Tuesday, June 07, 2005

Marriage: What Did You Expect?

Last night I began pre-marital counseling with a young couple I'll be marrying later this summer. I brought last Sunday's Parade Magazine with me because it contains what I think is a valuable illustration. Each week the inside cover is home to answers to questions about celebrities' lives and careers mailed in by readers. The first question asked whether a popular morning show host's six year marriage is over. Here's how the magazine answered (I've omitted the names.):

Over? No. On the rocks? Yes. [wife]....resents [husband's] long absences on assignments for [the show]. He even cut short his coverage of Pope John Paul II's funeral to pacify his temperamental wife. Friends say [husband] will do anything to save the marriage for the sake of his kids...
Not to be insensitive to the Mrs., but the first question I had when reading this was: "What did she expect?" It's hard to believe that someone could be romantically involved with the host of a leading national morning news show for any length of time and be ignorant of how demanding his schedule is. Who knows? Perhaps she at one time found his globetrotting career intriguing. It may have been part of what attracted her to him in the first place. Whether or not that's the case, now, if what Parade reports is true, she resents that things now are as they were when she said "I do."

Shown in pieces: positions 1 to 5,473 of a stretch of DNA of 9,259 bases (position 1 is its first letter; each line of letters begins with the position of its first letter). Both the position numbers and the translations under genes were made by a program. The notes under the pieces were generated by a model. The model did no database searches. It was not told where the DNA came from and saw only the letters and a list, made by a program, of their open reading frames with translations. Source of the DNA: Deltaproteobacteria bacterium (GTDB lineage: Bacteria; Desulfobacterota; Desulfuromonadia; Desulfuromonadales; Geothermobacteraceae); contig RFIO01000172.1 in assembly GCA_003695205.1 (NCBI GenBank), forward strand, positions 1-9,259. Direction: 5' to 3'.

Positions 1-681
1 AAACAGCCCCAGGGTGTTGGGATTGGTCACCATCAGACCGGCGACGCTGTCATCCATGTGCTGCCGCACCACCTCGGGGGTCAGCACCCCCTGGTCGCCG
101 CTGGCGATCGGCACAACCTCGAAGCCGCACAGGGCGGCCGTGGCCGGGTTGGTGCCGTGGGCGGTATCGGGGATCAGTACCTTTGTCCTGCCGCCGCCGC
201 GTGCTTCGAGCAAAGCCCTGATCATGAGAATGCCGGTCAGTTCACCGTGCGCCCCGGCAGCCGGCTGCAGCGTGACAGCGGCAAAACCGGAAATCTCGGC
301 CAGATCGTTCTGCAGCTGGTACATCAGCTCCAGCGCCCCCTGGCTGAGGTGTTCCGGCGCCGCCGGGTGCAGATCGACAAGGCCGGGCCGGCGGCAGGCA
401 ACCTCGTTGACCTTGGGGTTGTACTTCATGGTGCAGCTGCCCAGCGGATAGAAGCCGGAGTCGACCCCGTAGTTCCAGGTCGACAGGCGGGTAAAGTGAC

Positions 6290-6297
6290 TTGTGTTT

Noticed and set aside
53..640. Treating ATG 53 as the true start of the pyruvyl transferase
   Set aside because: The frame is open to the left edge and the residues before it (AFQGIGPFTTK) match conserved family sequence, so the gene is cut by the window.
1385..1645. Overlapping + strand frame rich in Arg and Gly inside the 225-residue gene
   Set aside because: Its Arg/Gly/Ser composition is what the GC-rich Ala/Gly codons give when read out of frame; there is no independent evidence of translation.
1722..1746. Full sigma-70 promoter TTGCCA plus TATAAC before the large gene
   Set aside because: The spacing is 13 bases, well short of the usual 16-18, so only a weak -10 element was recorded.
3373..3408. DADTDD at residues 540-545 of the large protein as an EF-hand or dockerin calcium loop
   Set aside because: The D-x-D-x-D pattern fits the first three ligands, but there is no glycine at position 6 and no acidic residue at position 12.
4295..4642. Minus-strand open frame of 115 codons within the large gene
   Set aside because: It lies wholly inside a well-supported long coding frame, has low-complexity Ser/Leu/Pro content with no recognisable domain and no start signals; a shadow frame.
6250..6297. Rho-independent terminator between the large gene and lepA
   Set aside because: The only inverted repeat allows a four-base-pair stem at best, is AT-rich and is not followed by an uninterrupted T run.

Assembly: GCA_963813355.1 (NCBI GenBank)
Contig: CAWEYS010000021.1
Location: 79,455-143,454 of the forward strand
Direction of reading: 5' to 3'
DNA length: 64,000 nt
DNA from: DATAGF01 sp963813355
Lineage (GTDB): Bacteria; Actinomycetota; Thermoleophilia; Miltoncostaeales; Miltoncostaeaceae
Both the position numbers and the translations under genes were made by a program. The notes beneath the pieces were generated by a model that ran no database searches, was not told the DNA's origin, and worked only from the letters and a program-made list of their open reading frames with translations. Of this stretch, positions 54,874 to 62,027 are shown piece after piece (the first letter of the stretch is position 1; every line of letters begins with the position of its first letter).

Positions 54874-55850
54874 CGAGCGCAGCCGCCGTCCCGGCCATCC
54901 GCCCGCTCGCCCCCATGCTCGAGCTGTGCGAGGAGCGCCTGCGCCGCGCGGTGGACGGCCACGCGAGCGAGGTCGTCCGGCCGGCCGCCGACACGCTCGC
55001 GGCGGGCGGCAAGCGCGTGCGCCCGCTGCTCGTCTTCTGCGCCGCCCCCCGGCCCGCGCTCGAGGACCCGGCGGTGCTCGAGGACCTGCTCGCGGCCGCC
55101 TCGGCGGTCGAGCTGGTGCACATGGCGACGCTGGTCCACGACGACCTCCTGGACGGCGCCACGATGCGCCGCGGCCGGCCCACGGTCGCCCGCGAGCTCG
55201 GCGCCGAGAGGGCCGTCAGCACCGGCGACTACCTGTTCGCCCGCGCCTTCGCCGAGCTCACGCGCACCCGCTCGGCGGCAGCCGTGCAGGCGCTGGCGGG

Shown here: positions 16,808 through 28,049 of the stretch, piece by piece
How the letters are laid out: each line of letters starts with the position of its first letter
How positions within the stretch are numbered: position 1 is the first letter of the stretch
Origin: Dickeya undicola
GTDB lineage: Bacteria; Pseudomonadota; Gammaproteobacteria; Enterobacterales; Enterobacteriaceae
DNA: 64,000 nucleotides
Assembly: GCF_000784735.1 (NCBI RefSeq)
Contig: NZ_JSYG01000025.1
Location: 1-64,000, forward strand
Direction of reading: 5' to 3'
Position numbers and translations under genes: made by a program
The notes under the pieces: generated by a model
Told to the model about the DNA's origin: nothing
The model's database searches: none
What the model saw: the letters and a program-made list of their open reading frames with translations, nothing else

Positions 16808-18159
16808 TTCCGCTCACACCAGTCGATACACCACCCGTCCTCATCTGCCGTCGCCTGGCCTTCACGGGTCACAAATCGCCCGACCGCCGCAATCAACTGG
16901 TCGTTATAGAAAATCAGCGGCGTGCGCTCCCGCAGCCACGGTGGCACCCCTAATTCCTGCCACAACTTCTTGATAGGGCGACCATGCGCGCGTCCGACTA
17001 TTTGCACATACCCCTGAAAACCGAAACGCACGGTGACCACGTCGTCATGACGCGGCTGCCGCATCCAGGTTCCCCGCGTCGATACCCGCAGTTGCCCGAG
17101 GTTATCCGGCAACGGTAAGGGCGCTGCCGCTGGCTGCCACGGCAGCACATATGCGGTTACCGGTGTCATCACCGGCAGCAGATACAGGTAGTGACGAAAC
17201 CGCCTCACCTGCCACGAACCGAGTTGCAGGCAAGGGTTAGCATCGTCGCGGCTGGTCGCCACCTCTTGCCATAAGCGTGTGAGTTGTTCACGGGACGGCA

Our marriages may never be written about in a newspaper magazine but those of us who are married can probably relate on some level to what's going on with this celebrity couple. Caught in the throes of romance we might have played down those "minor irritants" we saw in our spouse-to-be, maybe even thinking to ourselves that given enough time we could eradicate them. Or maybe we didn't give thought to the potentially irksome side of what we initially found so captivating. The point I wanted to make to this young couple was that it's important to consider what their expectations of each other are and to enter into the covenant of marriage with their eyes open to each other's faults.

Those contemplating marriage (as well as those already bound) would do well to heed the counsel offered by Puritan pastor Richard Baxter in his The Mutual Duties of Husbands and Wives Toward Each Other. He gives a series of directives for maintaining love, the third of which reads, "Be not too hasty, but know beforehand all the imperfections which may tempt you to despise your future mate."

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